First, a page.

This past year has been an important – and wild – one for us at Reveal and The Center for Investigative Reporting. We launched a monthly radio show. We brought in a lot of new people to do that. We are now preparing to take that show weekly as soon as the calendar flips over to 2016.
But we’ve never lost focus on our core mission: to have an impact.
So in that spirit, here’s a rundown of some of the dust we’ve kicked up, the changes we’ve spurred and the conversations we’ve started over the last year.
In 2015, our investigations got …
… people fired.
He earned the nickname the “Candy Man” for liberally dispensing opiates and other drugs to veterans. Now, Dr. David Houlihan is no longer the chief of staff at the Department of Veterans Affairs medical center in Tomah, Wisconsin, after our stories showed how veterans there had been “doped up,” “zombified” and even killed by the overuse of prescription drugs and how an entire community was impacted by it. He wasn’t the only person who lost their job over the troubles. Wisconsin Sen. Tammy Baldwin fired one staff member and demoted others after learning that they failed to act on a whistleblower report.
And that’s just a sliver of the fallout.
… people convicted of crimes.
So far, nine people have been convicted after our Rehab Racket investigation with CNN found widespread fraud across Southern California. For example, drug rehabilitation operators bribed vulnerable people with cash and cigarettes to attend taxpayer-funded sessions. The state’s drug rehab system for the needy is now in the midst of a comprehensive overhaul, thanks in part to the project.
… people in new homes.
They were veterans and grandmothers, and they lived in public housing squalor that Richmond, California’s top housing official conceded was uninhabitable. Now, they’re moving out and getting better housing, thanks to our reporting.
… big companies in trouble.
The University of Phoenix can’t recruit on military bases or participate in the Department of Defense’s tuition assistance program after we revealed that the for-profit school improperly gained exclusive access to recruit on military bases by sponsoring events. The whole ordeal even caused Arizona’s own Sen. John McCain to act like he didn’t know us.
And after another one of our investigations showed that major oil companies are avoiding accountability for worker deaths in the dangerous Bakken oil fields of North Dakota, the federal government stepped up enforcement of workplace safety laws.
… people talking.
They’re some of the most invisible workers in the American economy: night shift janitors. They’re often women who work alone, at night, in empty buildings. And it turns out they’re especially vulnerable to sexual abuse on the job. Rape on the Night Shift, a bilingual collaboration among five news organizations, uncovered the hazards these workers face. It showed how the country’s largest janitorial company has a history of facing accusations that it failed to protect workers from predatory co-workers and supervisors. Now, the documentary is being screened across the country. And it’s being used by government agencies and nonprofits for training and to raise awareness.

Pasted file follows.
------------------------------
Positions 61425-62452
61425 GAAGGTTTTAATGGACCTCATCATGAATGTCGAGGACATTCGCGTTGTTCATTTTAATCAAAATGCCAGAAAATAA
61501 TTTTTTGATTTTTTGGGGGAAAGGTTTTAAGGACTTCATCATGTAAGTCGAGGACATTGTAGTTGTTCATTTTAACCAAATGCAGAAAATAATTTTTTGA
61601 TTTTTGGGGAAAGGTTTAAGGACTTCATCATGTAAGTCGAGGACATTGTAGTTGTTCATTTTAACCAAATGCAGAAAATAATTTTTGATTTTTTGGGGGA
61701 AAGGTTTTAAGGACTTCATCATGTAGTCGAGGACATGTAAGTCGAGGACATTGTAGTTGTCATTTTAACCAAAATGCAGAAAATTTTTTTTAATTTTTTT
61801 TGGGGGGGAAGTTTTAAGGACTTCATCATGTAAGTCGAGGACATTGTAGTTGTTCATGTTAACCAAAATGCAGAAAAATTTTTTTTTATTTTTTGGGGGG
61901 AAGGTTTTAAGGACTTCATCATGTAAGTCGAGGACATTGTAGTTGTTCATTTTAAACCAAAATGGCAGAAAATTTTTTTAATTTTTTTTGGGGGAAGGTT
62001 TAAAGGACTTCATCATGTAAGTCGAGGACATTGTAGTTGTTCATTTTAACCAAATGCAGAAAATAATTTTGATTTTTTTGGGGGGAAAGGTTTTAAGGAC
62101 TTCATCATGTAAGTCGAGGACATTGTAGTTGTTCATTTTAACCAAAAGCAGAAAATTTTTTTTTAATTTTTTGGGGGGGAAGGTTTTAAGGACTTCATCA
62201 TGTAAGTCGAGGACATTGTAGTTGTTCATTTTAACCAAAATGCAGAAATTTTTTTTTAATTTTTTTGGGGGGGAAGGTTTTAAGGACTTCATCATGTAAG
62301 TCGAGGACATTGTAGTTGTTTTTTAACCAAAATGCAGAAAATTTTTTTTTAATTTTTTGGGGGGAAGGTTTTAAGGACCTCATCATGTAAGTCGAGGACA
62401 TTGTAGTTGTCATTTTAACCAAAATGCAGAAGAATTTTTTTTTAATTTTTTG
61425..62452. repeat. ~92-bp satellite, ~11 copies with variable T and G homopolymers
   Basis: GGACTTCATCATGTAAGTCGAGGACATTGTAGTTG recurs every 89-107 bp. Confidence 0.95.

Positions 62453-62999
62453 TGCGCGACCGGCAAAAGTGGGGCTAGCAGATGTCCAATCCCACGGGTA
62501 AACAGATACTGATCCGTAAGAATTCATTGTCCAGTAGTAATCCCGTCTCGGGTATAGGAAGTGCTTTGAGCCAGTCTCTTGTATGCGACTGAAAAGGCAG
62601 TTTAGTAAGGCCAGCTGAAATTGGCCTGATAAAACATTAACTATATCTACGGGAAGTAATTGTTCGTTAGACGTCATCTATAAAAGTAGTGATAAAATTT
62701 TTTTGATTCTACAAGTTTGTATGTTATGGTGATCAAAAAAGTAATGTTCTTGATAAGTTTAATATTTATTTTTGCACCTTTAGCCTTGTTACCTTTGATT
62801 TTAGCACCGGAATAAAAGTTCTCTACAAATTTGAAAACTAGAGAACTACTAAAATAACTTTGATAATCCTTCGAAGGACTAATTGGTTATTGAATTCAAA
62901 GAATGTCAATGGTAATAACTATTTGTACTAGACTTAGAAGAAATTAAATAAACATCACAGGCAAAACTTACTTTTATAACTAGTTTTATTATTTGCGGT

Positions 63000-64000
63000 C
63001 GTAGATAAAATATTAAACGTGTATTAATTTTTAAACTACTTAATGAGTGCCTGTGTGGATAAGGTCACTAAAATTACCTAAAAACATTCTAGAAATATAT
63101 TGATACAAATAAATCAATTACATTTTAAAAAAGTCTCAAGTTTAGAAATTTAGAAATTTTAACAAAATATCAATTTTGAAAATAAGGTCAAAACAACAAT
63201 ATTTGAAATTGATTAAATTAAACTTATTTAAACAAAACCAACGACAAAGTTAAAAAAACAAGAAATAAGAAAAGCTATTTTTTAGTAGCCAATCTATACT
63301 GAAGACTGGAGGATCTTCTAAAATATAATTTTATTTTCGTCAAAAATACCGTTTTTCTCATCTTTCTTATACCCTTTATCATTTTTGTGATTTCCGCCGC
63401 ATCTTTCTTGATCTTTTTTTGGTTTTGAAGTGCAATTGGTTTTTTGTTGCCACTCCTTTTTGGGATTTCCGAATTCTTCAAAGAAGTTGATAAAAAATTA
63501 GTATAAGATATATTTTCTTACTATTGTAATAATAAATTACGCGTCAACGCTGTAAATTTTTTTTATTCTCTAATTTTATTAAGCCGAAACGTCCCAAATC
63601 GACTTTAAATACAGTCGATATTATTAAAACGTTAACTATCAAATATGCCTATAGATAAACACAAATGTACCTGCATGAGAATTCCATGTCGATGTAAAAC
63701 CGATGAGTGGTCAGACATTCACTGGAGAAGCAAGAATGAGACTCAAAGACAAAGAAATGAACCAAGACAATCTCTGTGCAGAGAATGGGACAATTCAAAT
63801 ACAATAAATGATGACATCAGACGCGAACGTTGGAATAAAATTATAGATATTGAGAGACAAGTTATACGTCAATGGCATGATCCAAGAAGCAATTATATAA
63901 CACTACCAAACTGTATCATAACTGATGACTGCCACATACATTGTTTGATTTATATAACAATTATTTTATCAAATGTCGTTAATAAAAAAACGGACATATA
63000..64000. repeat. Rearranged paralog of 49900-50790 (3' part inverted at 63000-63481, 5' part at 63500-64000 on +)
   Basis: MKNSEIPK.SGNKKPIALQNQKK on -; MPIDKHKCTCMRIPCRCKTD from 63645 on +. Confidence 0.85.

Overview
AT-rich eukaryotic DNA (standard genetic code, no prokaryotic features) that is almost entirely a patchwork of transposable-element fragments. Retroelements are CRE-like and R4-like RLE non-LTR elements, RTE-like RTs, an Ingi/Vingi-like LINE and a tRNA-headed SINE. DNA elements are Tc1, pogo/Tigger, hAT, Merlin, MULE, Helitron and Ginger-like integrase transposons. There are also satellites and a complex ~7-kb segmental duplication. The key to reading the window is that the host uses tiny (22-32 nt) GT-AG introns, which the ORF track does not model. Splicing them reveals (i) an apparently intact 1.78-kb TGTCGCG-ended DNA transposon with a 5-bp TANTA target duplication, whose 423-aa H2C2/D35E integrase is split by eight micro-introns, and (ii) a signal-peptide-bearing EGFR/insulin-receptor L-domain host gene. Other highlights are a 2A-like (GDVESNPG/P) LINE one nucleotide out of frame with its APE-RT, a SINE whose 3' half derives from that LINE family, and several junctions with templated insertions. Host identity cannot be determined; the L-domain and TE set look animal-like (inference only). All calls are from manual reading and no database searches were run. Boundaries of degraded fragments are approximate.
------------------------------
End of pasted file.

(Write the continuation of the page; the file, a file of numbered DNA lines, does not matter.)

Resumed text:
… communities empowered.
Before we published our investigation into the strawberry industry’s heavy reliance on dangerous pesticides, many residents of California’s strawberry country had little idea of the potential harm they faced from lingering chemicals. Following the stories, politicians, teachers and residents in Ventura County demanded more accountability. The county Board of Supervisors called hearings demanding answers from regulators over a loophole that allowed Dow AgroSciences and growers to use higher amounts of the pesticides than scientists thought was appropriate. The supervisors now have put into place rules calling for more air monitoring.
… people sleuthing.
Thousands of dead bodies, unidentified. Thousands of missing people, their fate unknown to their loved ones. We combined databases of both lists into one app, The Lost & The Found, when putting together our comprehensive look at how America fails Jane and John Does. The result: Amateur sleuths are combing through the databases looking for signs of a potential match – a tattoo, a birthmark, pieces of clothing – to report to law enforcement agencies. So far, more than 100 potential matches have been reported.
… the Army looking into allegations of detainee abuse.
The U.S. Army Criminal Investigation Command launched a war crimes investigation directly in response to our radio story about alleged detainee abuse in Iraq that aired in February. Experts say this is one of only a handful of similar investigations that the military has conducted since the Abu Ghraib scandal. The investigation continues.
… a religion in the hot seat.
In February, we revealed that for 25 years, the leadership of the Jehovah’s Witnesses – one of the world’s most secretive religions – has instructed its elders to keep cases of child sexual abuse secret from law enforcement and members of their own congregations. In some cases, this allowed perpetrators to strike again. It’s also not confined to the United States. Last week, the Australian government came to similar conclusions.
… a drought posse created.
Maybe you’ve heard of The Wet Prince of Bel Air. We exposed the existence of this mystery water guzzler in October. In the midst of a historic drought, this California resident had used nearly 12 million gallons in a year. Only we didn’t know who this person was, thanks to an exemption the state’s public records law designed to protect Silicon Valley executives. After our story, the Los Angeles City Council commissioned a plan to curb mega-users. And L.A. Times columnist Steve Lopez and a group of local residents formed a drought posse to roam the well-hedged streets of Bel Air in search of the culprit.
They never found The Wet Prince. But we haven’t given up.
Stay tuned for even more in 2016.